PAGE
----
Cherie Butts (pictured left), a postdoc at the National Institute of Mental Health (NIMH), has a goal. "I expect to be the first African-American female who gets the Nobel Prize in physiology or medicine," she says. Butts has Nobel aspirations because, as with every goal she sets for herself, she intends to succeed at the highest levels.
The Undergraduate Years
Echoing her professors, Butts describes Johns Hopkins University in Baltimore, Maryland, which she attended as an undergraduate and for her master's degree, as "a graduate school that just happens to have undergraduates. So, don’t expect us to treat you like kids." Those professors, she says, often had the same expectations for undergraduates as for graduate students. This attitude, combined with her many extracurricular activities--research at the school of medicine, volunteering at a hospital and a homeless shelter, and captaining the Johns Hopkins cheerleading team--made keeping up with classes difficult. Although she did her share of praying and crying, seeing other people of color with graduate degrees gave her hope that she could finish with an excellent academic record. One such person was Darryl Murray, a second-year graduate student, her biochemistry TA, and an African American. “Darryl was my inspiration,” Butts says. “He was for a lot of us. We thought, if he can do it, we can do this.”
Family and Finances
Having a family was always part of Butts’s plan, but like many women--and not a few men--who aspire to science careers, she wasn't sure how to make a family work. She did not want to sacrifice her career to have a family, or to sacrifice a family to have a career, as women in the sciences often do. But seeing Murray bring his daughter to school showed Butts that it was possible to have both. With the help of a supportive partner, she figured, she could raise a family and make it through graduate school. So Butts told her boyfriend, “Either we do it now, or we do it when I'm thirty-something.” She got married shortly after getting her undergraduate degree in 1992 and delayed her entry to graduate school, but only for 2 years.
When Butts returned to Hopkins in 1994 to pursue a master’s degree in biotechnology, she was married and had a 2-year-old son. Managing grad school and a family was difficult, she says, but she thinks it was the right decision. It worked because her husband “allowed me a lot of time to study by taking care of our child.”
As an undergraduate she had scholarships, but as a master’s-degree student she didn’t have a scholarship, a teaching gig, or a research assistantship, so she took out federal loans--which she will pay off through the National Institutes of Health (NIH) Loan Repayment Program--and worked to supplement the family’s income.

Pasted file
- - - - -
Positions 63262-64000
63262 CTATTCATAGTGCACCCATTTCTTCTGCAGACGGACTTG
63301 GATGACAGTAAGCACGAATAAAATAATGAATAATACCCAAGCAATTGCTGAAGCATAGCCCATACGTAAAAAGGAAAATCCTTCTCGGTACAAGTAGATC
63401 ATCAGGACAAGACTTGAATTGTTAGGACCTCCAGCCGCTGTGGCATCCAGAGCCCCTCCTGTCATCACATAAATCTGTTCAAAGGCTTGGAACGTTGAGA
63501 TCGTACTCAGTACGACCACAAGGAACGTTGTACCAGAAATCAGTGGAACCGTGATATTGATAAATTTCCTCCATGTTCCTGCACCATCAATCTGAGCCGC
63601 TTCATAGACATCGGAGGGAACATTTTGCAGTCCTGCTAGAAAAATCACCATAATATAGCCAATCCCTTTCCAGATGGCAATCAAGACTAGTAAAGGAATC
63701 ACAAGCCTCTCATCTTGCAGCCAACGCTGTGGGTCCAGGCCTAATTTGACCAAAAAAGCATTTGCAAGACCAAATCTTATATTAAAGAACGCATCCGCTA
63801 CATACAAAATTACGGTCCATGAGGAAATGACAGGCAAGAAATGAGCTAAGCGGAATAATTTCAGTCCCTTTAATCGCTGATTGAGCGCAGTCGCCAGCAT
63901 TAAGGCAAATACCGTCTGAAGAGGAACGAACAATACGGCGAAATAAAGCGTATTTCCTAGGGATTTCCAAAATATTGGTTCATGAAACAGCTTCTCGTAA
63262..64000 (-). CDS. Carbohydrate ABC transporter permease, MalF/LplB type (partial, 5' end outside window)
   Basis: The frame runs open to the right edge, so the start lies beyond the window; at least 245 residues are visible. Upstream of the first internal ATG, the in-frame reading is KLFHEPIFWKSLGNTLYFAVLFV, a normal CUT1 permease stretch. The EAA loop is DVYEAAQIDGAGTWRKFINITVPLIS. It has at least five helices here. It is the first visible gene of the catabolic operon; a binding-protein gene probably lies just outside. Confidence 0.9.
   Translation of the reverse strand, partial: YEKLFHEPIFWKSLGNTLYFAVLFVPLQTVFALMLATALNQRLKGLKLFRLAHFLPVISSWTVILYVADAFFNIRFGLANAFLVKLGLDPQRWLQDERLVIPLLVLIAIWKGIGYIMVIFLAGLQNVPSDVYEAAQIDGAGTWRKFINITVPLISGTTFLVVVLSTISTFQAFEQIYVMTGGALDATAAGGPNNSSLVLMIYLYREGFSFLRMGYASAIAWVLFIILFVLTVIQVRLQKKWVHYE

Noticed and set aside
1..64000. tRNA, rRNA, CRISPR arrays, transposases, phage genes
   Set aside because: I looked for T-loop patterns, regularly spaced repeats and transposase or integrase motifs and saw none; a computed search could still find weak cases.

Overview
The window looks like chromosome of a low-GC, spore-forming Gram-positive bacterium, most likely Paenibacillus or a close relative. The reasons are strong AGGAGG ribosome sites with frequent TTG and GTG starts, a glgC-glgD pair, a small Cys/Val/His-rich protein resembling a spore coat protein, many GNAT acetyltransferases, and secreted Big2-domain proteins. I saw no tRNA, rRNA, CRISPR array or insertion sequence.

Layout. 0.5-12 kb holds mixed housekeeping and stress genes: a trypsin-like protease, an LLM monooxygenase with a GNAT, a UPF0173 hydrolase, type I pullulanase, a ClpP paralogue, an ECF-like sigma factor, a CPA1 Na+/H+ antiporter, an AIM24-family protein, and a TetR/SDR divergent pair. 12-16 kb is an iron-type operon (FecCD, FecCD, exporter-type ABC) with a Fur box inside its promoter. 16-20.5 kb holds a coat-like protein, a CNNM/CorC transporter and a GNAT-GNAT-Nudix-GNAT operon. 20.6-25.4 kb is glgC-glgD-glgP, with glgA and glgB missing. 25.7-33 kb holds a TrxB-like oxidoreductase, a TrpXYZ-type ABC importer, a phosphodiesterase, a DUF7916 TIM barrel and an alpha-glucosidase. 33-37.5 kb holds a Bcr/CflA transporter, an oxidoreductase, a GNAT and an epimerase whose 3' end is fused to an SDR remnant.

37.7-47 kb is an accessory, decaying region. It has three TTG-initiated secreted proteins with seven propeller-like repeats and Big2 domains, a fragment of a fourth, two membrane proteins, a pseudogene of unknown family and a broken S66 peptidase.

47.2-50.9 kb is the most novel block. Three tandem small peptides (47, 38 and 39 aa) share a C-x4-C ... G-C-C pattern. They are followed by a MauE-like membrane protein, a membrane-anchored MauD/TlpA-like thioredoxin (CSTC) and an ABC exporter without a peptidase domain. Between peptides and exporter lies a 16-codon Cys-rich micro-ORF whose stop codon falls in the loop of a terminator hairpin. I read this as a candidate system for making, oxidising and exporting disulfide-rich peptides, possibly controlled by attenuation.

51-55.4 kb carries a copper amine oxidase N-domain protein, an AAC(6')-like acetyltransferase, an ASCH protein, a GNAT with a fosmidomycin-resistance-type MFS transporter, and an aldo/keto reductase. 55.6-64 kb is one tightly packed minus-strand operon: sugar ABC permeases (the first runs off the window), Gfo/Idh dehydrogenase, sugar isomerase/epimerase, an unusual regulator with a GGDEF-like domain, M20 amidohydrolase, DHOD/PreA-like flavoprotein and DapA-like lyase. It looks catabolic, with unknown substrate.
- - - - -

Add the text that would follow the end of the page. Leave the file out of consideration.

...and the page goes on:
That Which Does Not Kill You
Butts found her master’s-level classes easier after experiencing Hopkins’s rigorous undergraduate system. And in contrast to her undergraduate years, she wasn't required to take nonscience courses, which gave her more time to focus on her major and immerse herself in the scientific literature. “So now I appreciate the ‘hazing period’ they took me through,” she says. That period, she says, gave her a sense of professionalism, which helped carry her through to her M.S. and her subsequent Ph.D. from the University of Texas Health Science Center in Houston, in 2003.
Butts is now a postdoc at NIMH. Esther Sternberg, her postdoc adviser, says that Butts brings that same professional attitude to NIMH. Butts, says Sternberg, approaches every new project in a systematic way, starting with an exhaustive literature search, communicating her reasons for doing the study, constructing a rational and reasonable methodology, learning the necessary techniques, and locating the right people to collaborate with. Besides being a strong scientist and scientific strategist, Sternberg notes, Butts also has people skills.
Butts is now working on the next step in her plan: a PI position at NIH. She has permission to take her research project with her to her new lab and is applying for positions at the National Institute of Allergy and Infectious Diseases (NIAID). Many Nobel laureates, Butts points out, either worked or trained at NIH, and many did research with hormones or in immunology: "So, I thought with those four elements, that should increase my chances." Six first-author papers and numerous honors and awards, including the 2005 NIMH/NIH Tao-Chin Lin Wang Award and the Faculty of 1000 Top 10 Hidden Jewels List for Immunology  add to the package she'll bring to NIAID, or to any institution she joins.
Clinton Parks is a writer for MiSciNet.